When To Go
The best time to visit Charleston is from March through May and from September to November. Flowers and trees are in bloom, the temperatures are mild, and visitors can enjoy a full roster of events from house and garden tours to food and wine festivals. June through August can be quite warm when the temperatures reach the upper 80s. The temperatures become mild from September through December and, best of all the crowds disappear. There are many events planned during this time of year that include a jazz festival, restaurant week, an arts festival and, in December a holiday festival of lights. In January and February the temperatures remain fairly mild and most days are between 50 and 60 degrees, making Charleston a pleasant year-round destination. In January there is a popular oyster festival. Charleston is considered to be one of the most romantic cities in America and is especially is popular in February for Valentine’s Day.
Charleston has a colorful history because it played a key role in both the Revolutionary and Civil Wars. Today, some refer to Charleston as the “Holy City” because of the church spires that punctuate the skyline, but most of the time, visitors use the words charming, elegant, and welcoming to describe this southern gem.
Perfect for American History Buffs
Founded in 1607, by English colonists, and playing a pivotal role in the Revolutionary War, a visit to the replica of the original English settlement on the grounds of the Charles Towne Landing is fascinating.
It is said that the first shots of the Civil War were fired at Fort Sumter. Today the sea fort, only accessible by boat retains most of its original structure as well as a few cannonballs that are embedded in the wall. At Battery Park, visitors will find cannons, historic statues, and spectacular views of the Charleston Harbor.
History comes alive at the Old Exchange and Provost Dungeon as guides in Colonial dress talk about pirates, Presidents, and patriots that were once held here. Visitors will see a section of the 1698 fortification that once protected the walled city of Charleston. This building, completed in 1771, as the New Exchange and Customs house is considered to be South Carolina’s most historic building. This is where history took place – it is where the Constitution was ratified and George Washington entertained.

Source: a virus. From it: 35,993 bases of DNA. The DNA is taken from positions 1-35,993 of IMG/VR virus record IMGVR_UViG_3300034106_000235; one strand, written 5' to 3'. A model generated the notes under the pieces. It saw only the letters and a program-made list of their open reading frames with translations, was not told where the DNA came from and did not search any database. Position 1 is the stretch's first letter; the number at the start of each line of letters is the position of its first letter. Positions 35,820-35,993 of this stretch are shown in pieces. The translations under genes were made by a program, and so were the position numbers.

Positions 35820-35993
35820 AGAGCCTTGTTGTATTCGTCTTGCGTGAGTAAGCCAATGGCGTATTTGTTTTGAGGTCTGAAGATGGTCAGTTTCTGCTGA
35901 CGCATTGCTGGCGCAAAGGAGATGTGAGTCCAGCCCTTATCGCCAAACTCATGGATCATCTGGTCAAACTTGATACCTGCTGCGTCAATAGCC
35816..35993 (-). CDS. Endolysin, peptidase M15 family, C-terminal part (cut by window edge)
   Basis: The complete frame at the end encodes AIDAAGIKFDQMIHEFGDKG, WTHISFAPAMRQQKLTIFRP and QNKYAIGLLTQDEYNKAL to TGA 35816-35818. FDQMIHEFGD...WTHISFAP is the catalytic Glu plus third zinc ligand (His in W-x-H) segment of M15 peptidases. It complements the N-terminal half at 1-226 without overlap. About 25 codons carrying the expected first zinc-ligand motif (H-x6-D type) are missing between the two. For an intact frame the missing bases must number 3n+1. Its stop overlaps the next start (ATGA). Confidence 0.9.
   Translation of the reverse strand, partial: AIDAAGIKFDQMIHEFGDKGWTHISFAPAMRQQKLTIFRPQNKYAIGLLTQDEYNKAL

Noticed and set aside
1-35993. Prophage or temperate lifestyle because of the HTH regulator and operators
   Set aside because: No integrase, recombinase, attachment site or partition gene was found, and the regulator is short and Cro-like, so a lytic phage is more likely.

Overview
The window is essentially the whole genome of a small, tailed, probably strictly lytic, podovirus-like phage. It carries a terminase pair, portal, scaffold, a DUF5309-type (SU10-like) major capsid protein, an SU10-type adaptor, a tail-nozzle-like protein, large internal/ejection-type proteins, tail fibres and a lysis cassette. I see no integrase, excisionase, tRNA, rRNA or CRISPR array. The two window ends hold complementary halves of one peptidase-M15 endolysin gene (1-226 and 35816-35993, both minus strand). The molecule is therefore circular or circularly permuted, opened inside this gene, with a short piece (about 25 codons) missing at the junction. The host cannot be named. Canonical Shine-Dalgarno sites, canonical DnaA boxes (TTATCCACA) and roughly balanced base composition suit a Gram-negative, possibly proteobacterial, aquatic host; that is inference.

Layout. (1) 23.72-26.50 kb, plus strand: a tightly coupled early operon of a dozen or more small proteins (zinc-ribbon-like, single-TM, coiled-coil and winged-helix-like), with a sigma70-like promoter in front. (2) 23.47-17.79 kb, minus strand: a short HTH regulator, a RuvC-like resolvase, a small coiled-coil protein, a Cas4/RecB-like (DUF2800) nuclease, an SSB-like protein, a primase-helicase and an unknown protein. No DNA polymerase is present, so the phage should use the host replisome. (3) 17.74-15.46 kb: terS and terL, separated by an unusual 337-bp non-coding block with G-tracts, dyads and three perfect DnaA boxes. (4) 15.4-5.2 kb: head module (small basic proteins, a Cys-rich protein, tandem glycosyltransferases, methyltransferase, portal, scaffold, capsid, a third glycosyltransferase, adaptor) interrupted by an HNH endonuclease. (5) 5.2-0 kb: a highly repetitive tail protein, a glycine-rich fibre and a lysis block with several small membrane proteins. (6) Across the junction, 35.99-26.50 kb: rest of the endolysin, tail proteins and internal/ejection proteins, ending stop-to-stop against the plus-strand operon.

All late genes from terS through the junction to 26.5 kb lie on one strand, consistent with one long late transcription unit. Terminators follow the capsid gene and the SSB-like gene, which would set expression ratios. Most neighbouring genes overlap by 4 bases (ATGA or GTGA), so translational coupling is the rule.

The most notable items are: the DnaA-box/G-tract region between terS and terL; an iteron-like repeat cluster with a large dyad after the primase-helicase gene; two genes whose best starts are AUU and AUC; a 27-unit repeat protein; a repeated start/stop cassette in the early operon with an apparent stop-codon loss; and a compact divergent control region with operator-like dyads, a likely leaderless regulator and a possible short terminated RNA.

Charleston Tea Plantation
Located on Wadmalaw Island in the heart of Low Country this is the only tea plantation in North America and, the experience of a lifetime – even for coffee drinkers! Imagine looking at hundreds of thousands of tea bushes that stretch into out into the landscape as far as the eye can see. The trolley ride takes visitors for a close up view of the tea plants. A tour of the tea factory follows the trolley ride. Visitors will walk the entire length of the tea production building to see how tea is processed from start to finish. With the exception of the Charleston Tea Plantation, all other tea plantations are located in Asia, Africa, India, and China. And, yes, there is a gift shop.
Plantations So Many So Little Time…
Magnificent plantations offer more than a glimpse of Charleston’s fabled past. Magnolia Plantation and Gardens, on the register of Historic Places has a world famous 19th century “Romantic Style” garden deemed as one of America’s most beautiful. The McLeod Plantation is an important 37- acre Gullah/Geechee heritage site that includes a riverside pavilion, a sweeping oak allee and, the McLeod Oak, thought to be 600 years old. This plantation was built on the riches of island cotton and on the backs of the enslaved people that worked there. A visit here helps to understand Charleston’s complex past.
Low Country Love for Foodies
Charleston’s Low Country cuisine is known for its seafood and down home humble cooking. Many of Charleston’s traditional low country dishes date back to the food created by the enslaved people that once worked on the plantations. Today, there are new and hip embellishments on traditional food. Charleston’s signature dishes include shrimp and grits, and she crab soup, a creamy soup made from crabs and roe from female crabs that give this soup its’ pale orange color. Other local favorites include oysters, mustard based BBQ and hash, and fried whiting and red rice.
As for a drink Charleston and Madeira, a tiny island off the coast of Morocco have a long history. In this area, Madeira was the most consumed wine of the colonial era. After the Revolutionary War a strong trade was developed, Charleston wanted Madeira and Madeira wanted rice. Prominent landowners planted Madeira grapes that were destroyed in the 1850s due to a mildew outbreak and Madeira went out of favor because it was not easy to get. Today, a few vineyards are bringing back Madeira wine production.